Clericalism, synodality, and the 1948 Lipa incident

OUR LADY OF MEDIATRIX OF ALL GRACE at Carmel Church in Lipa, Batangas. — ROEL BALINGIT/ COMMONS.WIKIMEDIA.ORG

NOW that Pope Francis has pointed to synodality as a way for the Church in the new century to achieve “communion” through “participation” in the joint “mission” of evangelization, there should be a re-investigation of the 1948 incident in the Carmelite monastery of Lipa City in Batangas, in which the Virgin Mary allegedly appeared to a novice, Teresita Castillo (1927-2016).

A church commission composed of clerics from the ecclesiastical hierarchy found no “supernatural” basis for the reported apparition and banned the veneration of the image of the “Mary Mediatrix of All Grace” in the monastery. However, the same hierarchs had told their relatives and clerical associates in their death beds that they had been forced to declare the negative decision by the apostolic delegate, Msgr. Egidio Vagnozzi (1880-1967).

Noting that the devotion was achieving conversions and enhancing the Catholic faith of ordinary lay people, Lipa Archbishop Mariano Gaviola (1922-1998) encouraged the veneration of Mary Mediatrix. Ditto with Archbishop Ramon Arguelles (who served 2004-2017); he reopened the inquiry into the incident and ruled that the apparition was “worthy of belief.” When the Vatican doctrinal office overruled him in 2016, he resigned.

But in the same ruling, the doctrinal office said Pope Pius XII had already ruled in 1951 that the apparition had no supernatural origin. Lipa Archbishop (later Manila cardinal-archbishop) Rufino Santos had referred to the “pending final approval” by the pope in his decree banning the veneration in 1951, but since then, no such document of approval has materialized. Even the 2016 Vatican decree overruling Arguelles did not show the alleged document.

The recent discovery in Rome of the journals of the eminent Spanish Dominican psychologist Fr. Angel de Blas, who was tasked by the commission to investigate Castillo, should prod a reconsideration of the 1951 commission’s ruling. Father De Blas is widely considered as the father of psychology education in the Philippines, having set up the experimental psychology laboratory of the University of Santo Tomas as early as 1938, the first of its kind in the Philippines and Asia. He also set up the psychology program of UST in 1948, the first in the country. In his journals, Father De Blas said Castillo was an “authentic seer.”

The lay faithful have generally welcomed the continued veneration of the Mediatrix and pilgrimages to Mount Carmel in Lipa, but the clergy have been cold if not hostile.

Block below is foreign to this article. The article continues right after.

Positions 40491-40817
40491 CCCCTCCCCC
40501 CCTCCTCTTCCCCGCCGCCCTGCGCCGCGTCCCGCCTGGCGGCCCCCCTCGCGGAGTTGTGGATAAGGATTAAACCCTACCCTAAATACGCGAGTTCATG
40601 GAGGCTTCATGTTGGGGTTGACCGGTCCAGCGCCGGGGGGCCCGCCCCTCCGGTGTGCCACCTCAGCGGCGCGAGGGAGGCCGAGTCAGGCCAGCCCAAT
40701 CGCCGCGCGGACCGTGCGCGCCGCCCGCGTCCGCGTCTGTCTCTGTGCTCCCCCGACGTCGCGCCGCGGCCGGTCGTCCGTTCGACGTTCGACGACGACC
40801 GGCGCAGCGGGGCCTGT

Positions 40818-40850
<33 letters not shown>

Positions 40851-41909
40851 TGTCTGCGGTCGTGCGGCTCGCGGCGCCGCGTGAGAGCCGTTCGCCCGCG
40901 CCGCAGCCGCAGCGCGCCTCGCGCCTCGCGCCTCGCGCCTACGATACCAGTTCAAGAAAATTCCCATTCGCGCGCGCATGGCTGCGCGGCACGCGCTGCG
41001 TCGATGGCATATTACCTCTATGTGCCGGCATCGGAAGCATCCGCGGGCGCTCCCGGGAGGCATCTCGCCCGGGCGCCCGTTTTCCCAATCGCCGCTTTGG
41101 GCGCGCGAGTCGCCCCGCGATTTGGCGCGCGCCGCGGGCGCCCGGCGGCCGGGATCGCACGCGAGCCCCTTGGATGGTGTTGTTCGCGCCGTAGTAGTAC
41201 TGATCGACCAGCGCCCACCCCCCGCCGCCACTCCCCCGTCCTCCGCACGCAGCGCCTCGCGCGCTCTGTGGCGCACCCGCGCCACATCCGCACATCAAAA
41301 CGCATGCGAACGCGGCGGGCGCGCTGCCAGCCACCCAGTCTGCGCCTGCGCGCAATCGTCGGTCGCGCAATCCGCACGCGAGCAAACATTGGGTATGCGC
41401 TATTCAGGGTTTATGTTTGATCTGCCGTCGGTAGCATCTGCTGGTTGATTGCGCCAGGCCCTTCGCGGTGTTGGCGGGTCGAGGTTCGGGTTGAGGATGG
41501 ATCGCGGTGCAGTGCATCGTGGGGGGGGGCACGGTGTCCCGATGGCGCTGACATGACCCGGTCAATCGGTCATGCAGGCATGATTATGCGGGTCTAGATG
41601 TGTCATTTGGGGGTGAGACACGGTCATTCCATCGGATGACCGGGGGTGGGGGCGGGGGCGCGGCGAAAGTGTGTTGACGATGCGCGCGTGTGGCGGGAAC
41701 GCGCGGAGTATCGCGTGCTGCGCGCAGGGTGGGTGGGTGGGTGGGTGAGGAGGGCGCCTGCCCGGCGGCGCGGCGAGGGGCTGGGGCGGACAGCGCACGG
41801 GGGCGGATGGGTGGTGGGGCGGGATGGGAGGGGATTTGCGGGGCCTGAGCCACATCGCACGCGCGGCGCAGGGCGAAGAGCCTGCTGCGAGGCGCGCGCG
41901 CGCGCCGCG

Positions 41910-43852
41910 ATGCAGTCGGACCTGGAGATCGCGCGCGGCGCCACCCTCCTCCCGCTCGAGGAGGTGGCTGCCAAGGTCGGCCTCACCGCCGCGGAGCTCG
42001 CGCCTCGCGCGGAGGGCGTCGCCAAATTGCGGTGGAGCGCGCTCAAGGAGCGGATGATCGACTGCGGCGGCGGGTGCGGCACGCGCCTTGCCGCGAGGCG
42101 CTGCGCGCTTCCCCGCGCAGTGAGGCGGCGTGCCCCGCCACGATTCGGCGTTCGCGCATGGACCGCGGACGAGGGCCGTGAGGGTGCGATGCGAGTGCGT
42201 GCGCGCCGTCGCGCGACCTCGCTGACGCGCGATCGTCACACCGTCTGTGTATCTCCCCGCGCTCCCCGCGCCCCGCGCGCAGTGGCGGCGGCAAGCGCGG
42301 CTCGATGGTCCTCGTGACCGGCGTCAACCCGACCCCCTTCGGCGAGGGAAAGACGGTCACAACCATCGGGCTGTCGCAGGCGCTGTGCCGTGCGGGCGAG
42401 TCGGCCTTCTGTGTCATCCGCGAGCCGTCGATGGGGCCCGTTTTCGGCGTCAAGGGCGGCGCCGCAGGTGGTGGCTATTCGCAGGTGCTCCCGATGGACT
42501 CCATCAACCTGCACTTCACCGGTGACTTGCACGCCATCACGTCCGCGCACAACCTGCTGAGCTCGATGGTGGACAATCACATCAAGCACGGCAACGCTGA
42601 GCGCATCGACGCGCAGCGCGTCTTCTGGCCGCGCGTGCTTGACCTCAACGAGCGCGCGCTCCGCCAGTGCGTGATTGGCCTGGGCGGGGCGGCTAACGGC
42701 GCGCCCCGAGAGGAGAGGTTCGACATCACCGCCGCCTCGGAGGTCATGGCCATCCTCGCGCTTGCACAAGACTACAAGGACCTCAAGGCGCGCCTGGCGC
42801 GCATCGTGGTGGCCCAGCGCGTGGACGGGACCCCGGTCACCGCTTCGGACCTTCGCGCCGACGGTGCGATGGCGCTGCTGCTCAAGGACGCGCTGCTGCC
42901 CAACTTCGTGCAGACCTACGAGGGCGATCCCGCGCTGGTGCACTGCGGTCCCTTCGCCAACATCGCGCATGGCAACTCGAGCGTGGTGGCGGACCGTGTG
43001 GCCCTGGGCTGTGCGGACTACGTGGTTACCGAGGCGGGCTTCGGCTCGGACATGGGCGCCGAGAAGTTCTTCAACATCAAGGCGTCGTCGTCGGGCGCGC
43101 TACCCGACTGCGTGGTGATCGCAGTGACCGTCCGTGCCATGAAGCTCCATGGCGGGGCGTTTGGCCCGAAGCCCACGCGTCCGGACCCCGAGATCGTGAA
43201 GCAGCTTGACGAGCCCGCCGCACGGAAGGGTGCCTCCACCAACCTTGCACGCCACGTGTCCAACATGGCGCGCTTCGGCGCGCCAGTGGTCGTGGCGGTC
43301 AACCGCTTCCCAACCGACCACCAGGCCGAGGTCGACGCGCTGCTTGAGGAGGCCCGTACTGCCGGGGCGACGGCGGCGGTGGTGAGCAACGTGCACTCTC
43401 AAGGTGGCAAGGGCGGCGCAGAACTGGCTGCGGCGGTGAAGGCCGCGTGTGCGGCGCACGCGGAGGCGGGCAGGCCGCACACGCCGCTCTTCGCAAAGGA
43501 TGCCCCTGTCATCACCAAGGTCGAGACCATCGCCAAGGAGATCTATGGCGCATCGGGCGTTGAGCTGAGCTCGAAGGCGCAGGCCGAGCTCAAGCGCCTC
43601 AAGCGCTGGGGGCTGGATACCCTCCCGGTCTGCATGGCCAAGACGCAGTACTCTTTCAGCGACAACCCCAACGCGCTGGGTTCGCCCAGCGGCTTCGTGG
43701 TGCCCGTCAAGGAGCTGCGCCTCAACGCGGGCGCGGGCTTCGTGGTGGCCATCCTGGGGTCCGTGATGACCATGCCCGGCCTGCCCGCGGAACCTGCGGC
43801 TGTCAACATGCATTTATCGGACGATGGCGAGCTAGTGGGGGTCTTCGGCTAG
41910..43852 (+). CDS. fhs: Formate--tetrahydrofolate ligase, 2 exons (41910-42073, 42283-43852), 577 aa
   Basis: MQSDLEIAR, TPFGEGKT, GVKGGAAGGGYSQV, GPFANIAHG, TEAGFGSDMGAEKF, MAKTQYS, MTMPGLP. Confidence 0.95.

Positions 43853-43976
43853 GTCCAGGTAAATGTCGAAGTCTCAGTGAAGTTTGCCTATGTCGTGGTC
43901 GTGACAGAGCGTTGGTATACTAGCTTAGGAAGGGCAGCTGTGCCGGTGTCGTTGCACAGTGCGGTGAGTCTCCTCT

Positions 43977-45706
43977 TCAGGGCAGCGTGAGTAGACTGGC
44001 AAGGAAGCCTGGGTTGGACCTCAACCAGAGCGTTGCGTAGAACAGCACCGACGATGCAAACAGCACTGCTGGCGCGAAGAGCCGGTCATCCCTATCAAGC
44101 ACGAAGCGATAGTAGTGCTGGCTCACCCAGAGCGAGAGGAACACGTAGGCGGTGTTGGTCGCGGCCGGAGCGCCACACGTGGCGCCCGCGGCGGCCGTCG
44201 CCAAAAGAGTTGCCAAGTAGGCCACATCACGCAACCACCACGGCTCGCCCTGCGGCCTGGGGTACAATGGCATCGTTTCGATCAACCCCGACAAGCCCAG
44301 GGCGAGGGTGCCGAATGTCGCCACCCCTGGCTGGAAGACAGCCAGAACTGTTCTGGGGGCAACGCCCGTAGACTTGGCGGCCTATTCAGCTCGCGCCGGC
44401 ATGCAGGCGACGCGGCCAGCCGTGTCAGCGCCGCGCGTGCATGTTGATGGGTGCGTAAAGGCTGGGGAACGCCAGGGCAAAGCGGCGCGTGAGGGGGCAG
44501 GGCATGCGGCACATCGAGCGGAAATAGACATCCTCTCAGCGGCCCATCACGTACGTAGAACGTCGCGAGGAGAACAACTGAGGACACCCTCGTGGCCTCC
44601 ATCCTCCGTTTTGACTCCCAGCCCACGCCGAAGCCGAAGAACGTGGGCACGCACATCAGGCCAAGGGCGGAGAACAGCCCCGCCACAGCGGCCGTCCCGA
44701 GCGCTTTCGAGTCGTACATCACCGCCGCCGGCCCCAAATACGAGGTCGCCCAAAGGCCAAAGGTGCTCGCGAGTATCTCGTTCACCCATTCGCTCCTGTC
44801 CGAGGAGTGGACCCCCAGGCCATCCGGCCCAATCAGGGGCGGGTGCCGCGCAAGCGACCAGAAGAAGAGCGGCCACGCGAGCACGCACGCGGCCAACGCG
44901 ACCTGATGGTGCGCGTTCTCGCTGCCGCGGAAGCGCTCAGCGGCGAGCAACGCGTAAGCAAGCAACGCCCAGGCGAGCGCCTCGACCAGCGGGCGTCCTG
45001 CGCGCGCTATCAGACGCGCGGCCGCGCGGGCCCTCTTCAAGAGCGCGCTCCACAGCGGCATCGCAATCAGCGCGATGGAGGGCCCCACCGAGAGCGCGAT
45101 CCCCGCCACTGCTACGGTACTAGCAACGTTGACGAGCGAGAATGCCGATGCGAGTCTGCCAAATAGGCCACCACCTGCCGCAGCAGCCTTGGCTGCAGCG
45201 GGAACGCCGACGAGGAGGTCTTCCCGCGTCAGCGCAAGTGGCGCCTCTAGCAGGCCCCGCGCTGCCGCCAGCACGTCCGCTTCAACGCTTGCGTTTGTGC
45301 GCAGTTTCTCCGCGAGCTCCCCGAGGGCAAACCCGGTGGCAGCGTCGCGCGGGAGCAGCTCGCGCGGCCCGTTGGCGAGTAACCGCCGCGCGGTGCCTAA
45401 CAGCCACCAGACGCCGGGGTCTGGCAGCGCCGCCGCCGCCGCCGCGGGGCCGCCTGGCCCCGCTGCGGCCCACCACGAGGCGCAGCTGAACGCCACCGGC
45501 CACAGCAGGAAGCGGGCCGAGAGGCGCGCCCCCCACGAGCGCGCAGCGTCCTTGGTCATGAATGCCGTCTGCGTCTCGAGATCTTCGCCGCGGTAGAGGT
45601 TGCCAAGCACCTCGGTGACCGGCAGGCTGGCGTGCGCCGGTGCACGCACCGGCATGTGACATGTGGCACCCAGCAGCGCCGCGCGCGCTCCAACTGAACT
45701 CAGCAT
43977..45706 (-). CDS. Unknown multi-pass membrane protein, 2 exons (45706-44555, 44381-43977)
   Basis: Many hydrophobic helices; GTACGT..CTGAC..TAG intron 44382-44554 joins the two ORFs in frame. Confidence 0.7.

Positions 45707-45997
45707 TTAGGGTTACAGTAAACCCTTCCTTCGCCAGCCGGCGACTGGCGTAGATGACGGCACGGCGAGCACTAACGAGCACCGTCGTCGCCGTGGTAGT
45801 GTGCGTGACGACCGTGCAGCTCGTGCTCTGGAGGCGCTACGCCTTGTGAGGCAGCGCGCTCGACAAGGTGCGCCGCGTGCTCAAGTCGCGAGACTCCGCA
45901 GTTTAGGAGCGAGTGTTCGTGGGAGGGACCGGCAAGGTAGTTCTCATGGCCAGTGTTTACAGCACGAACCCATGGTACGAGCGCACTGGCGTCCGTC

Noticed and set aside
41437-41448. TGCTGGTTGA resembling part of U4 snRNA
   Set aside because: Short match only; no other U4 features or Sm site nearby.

Where does such an attitude stem from? The repercussions of the possible toppling of the negative decree of 1951 will not only stain the person of the clergy who were involved in the verdict but the entire hierarchy itself: the prelates tolerated the compromise, becoming in themselves accessory to the deceit.

To confront the negative judgment on the Lipa phenomenon would imply an attack on the hierarchy that gave the negative verdict. What is at stake is the credibility of a clerical institution long considered infallible in matters of faith and morals. The benefit of having the devotion vindicated will take as its price the esteemed reputation of their pastors. Obviously, this fear reeks of clericalism.

While the sensationalized definition of clerical scandals has long been associated with sexual sins, it cannot be denied that scandals in the Catholic Church are not merely confirmed in the faults committed in the flesh. Equally alarming and destructive are those acts which are suggestive of authoritarianism, religious entitlement, superiority, and unethical hierarchical claims and careerism rooted in clericalism.

The betrayal of truth renders one more despicable than when one yields to the inordinate demands of the flesh; for either way, one reduces one’s identity to the level of the irrational brute acting against truth knowable by reason.

This is perhaps why the writings of Fr. Angel de Blas on the apparition are worth considering. As an eminent psychologist, philosopher, and Dominican priest, he gives his expert opinion on the apparition as a person who sought only the truth and nothing more.

The alleged message of the Mediatrix on Sept. 14, 1948 to Castillo may be prophetic: “Please pray for priests and nuns and help me by doing some penance for them. Pray for them as you have not prayed before. The Sacred Heart of my Son bleeds anew [for] every fallen priest or nun. To some, pride was the obstacle to go back to the true fold and shame hardened their hearts.”

Could this be a suggestion of the elephant in the room: the issue of the ordained and consecrated who, despite their horrific infidelities to their sworn ways of life, continue to impose themselves as dogmatic despots? Or could it be a prophecy of the future: of how the very pastors, who are supposed to champion the cause of her heavenly pleadings, would turn out to be her arch-nemesis?

Could the Blessed Mother’s alleged visit be a re-introduction of a radical new way of thinking and behaving for the institutional hierarchy toward the marginalized laity and a reconsideration of the sensus fidelium (sense of the faithful) as a basis of the Church’s faith? Is this a reminder of what the Church is supposed to be: a teaching and learning institution that bears the mark of an eschatological entity, a reality in the making, a promise as yet unfulfilled, an instrument of service and not an end in itself?

A Marian devotee and Catholic lay leader, Harriet O. Demetriou is former chair of the Commission on Elections and a retired justice of the Sandiganbayan.